In Datschitz in the Czech Republic is a monument that shows a sugar cube. Why? Because Jacob Christoph Rad invented it here. Later a Frenchman, then a Belgian, perfected his idea – which had been brought about by a coincidence. Or rather, an accident.
With or without sugar? This question splits coffee and tea drinkers into two camps. Those who prefer their drink with sugar find it in all sorts of variants: brown or white, from the shaker, out of a sachet - or just as a sugar cube. The sugar cube has even its own monument: a granite pedestal on which a white cube is balanced on just one corner. So it stands in Dačice (Datschitz), a city at the southernmost tip of the Bohemian-Moravian Highlands. An exhibition in the local museum reminds us that the sugar cube first saw the light of day here.
In the beginning was … the injury
As with many other inventions, coincidence played a part here – or rather, accident. On an August day in 1841, Juliana Rad injured her finger while chopping off a piece of sugar loaf. No wonder, seeing as the impractical sugar loaves were not only hard but also one and a half metres high! If you needed sugar, you had to help yourself with hammer, pliers and crowbar. The disgruntled Juliana told her husband to find a simpler way of getting sugar than the laborious and dangerous hacking. And because her husband happened to be Jacob Christoph Rad, the Austrian managing director of the local sugar refinery, and also an enthusiastic inventor, nothing stood in the way of the invention of the sugar cube.
Only three months later, Rad surprised his wife with a box in which she found 350 well-arranged, white and pink cubes of beet sugar. The inventor had pressed them in a hand-made press so that the sifted sugar flour of undried sugar loaves filled brass plates with 400 holes in square form. The sugar cubes were then dried in the drying chamber for about half a day. In those days, they were produced in two sizes: with an edge length of three-fifths of a thumb (about two centimetres) or a half a thumb (corresponding to about 1.2 centimetres). Today the dimensions are 1.6 x 1.6 x 1.1 cubic centimetres. Thus, strictly speaking, the sugar cube is a rectangular. Apart from the classic forms, there are also special forms such as bridge sugar with the playing card symbols spades, diamonds, hearts and clubs or shamrocks. Also available are multi-coloured sugar cube variants.
The steep way up
Whether her husband’s invention pleased Juliana is not known. What is certain is that Rad already asked the Court Chamber in Vienna at the end of 1842 to grant him special rights for the production of sugar cubes in Datschitz for a period of five years. He finally received the imperial and royal patent on 23 January 1843. In the same year, the novelty appeared on the market for the first time, called “tea sugar” or “Viennese sugar cubes”, and was successful straightaway. Sugar cubes were sold for 50 kreuzers; each pack of 500 grams was marked with a picture of the Datschitz refinery. The new form of sugar spread to western Moravia, eastern Moravia, southern Bohemia, and finally over the border to Austria.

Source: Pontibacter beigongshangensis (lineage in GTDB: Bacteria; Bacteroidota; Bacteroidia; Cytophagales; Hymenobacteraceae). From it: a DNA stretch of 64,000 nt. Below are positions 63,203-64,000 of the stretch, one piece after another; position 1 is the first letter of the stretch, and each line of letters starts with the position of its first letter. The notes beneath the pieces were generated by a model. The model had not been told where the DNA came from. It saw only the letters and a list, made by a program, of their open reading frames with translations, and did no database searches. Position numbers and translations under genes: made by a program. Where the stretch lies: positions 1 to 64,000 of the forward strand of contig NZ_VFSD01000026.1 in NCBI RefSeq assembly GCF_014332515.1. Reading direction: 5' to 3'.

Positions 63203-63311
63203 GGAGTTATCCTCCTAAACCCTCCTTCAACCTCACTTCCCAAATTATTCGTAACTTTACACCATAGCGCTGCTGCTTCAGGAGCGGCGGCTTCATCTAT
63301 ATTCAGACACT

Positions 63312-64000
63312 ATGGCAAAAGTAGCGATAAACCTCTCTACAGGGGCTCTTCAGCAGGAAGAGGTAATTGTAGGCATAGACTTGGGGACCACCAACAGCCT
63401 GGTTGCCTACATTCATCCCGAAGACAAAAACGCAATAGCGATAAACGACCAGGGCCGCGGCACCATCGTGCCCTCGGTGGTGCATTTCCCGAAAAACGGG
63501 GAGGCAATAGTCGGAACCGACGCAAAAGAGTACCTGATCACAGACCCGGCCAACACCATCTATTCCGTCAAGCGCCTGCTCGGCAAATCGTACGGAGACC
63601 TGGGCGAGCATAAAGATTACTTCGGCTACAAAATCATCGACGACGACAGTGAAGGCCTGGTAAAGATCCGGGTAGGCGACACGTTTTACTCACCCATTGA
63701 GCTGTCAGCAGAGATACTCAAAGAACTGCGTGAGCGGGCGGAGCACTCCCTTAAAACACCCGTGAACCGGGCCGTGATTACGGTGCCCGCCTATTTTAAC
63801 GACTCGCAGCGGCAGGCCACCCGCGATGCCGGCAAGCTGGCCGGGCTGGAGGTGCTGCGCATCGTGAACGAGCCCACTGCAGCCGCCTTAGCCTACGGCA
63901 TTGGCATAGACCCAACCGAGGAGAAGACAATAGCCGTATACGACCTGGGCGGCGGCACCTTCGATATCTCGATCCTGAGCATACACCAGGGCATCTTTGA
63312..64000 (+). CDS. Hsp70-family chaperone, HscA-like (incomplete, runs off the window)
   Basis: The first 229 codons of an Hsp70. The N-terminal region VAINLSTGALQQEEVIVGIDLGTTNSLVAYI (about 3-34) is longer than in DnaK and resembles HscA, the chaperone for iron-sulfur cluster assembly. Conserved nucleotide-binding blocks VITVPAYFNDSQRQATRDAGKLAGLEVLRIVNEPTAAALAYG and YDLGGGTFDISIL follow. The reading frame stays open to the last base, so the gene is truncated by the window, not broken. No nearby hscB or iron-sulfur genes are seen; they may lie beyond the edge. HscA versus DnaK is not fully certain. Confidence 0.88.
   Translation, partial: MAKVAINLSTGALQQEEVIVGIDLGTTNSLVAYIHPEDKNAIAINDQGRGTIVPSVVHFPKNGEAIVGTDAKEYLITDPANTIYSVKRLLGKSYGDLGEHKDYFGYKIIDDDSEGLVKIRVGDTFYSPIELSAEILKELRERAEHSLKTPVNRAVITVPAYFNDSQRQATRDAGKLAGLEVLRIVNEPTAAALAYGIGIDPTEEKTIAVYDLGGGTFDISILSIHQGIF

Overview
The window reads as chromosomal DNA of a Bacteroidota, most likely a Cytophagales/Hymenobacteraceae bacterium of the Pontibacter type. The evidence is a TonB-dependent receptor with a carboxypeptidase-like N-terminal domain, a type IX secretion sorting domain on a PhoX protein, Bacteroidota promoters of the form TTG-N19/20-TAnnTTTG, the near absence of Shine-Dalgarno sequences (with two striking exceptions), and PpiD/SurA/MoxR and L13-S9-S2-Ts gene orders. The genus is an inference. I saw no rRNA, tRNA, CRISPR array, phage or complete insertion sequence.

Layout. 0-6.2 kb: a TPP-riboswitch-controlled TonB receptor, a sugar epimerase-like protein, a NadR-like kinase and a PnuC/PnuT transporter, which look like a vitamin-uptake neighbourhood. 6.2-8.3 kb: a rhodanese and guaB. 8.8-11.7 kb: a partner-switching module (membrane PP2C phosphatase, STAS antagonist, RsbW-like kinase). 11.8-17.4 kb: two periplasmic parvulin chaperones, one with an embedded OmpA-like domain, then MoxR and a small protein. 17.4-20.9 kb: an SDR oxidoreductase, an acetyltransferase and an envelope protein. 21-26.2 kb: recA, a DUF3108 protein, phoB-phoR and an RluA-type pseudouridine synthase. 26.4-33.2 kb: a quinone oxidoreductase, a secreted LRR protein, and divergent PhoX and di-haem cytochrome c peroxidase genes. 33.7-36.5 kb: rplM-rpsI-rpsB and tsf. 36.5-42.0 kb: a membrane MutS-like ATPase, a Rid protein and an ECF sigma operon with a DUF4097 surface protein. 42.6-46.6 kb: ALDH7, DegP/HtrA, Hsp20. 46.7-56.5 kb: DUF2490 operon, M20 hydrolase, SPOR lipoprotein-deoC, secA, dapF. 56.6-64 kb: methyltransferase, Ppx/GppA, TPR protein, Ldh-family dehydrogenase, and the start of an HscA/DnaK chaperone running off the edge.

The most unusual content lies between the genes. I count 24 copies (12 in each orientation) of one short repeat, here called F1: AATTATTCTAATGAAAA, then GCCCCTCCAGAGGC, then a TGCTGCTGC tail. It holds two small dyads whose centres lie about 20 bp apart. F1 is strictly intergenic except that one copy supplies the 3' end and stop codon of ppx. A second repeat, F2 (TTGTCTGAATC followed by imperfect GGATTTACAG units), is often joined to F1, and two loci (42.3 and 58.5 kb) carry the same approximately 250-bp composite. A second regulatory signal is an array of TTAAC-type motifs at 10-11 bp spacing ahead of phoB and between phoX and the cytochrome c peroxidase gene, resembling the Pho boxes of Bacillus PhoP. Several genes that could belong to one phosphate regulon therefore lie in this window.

The increasing demand required new warehouses in Brno, Pest, Vienna and Lemberg. Rad sold his patent to Saxony, Bavaria, Prussia, Switzerland and England, and later to a sugar factory in Zbraslav near Prague. At the end of the first half of the nineteenth century, however, the Datschitz company went bankrupt. Rad returned to Vienna in the autumn of 1846; shortly thereafter production ceased. Rad’s name fell into oblivion; his invention was attributed to someone else. Only with the help of scholarly investigation in the 1930s did Jacob Christoph Rad regain his place in the history of the European sugar industry. At last it was publicly acknowledged that it was he who had invented the world’s first sugar cubes. Surely Rad’s wife would have been pleased to know that her name still adorns a sugar packet today.
From France to Belgium
Although the machines were finally shut down in Datschitz in 1852, the sugar cube made its way through Europe - and was constantly evolving. Half a century later, the Parisian food manufacturer Eugène François built on Rad’s legacy with a machine designed for mechanically cutting and breaking sugar, since the traditional method of crushing of sugar seemed to him unhygienic. He continued to perfect his invention and patented it twenty years later.
The history of the sugar domino continued in Belgium at the beginning of the twentieth century when Théophile Adant, a partner in the Flemish sugar refinery Tirlemontoise, developed a turbine for the production of sugar slices. Before crystallization of the substance, he poured the sugar magma into the turbine and the solid, dried sugar mass was then mechanically cut into smaller, practical bars and symmetrical cubes. An alternative method of producing cast sugar cubes, which were stored in prefabricated boxes of up to 25-kilogram, was in use until 1940 and made a name for itself in the history of sugar production as the Adant process. The company of the French mechanical engineer and entrepreneur Louis Chambon found in 1949 a way to make regular sugar cubes directly with the help of rotary presses by pressing moistened, ground sugar in the desired shape into them. Chambon’s method of pressing fine crystalline sugar is still used today in the production of sugar cubes.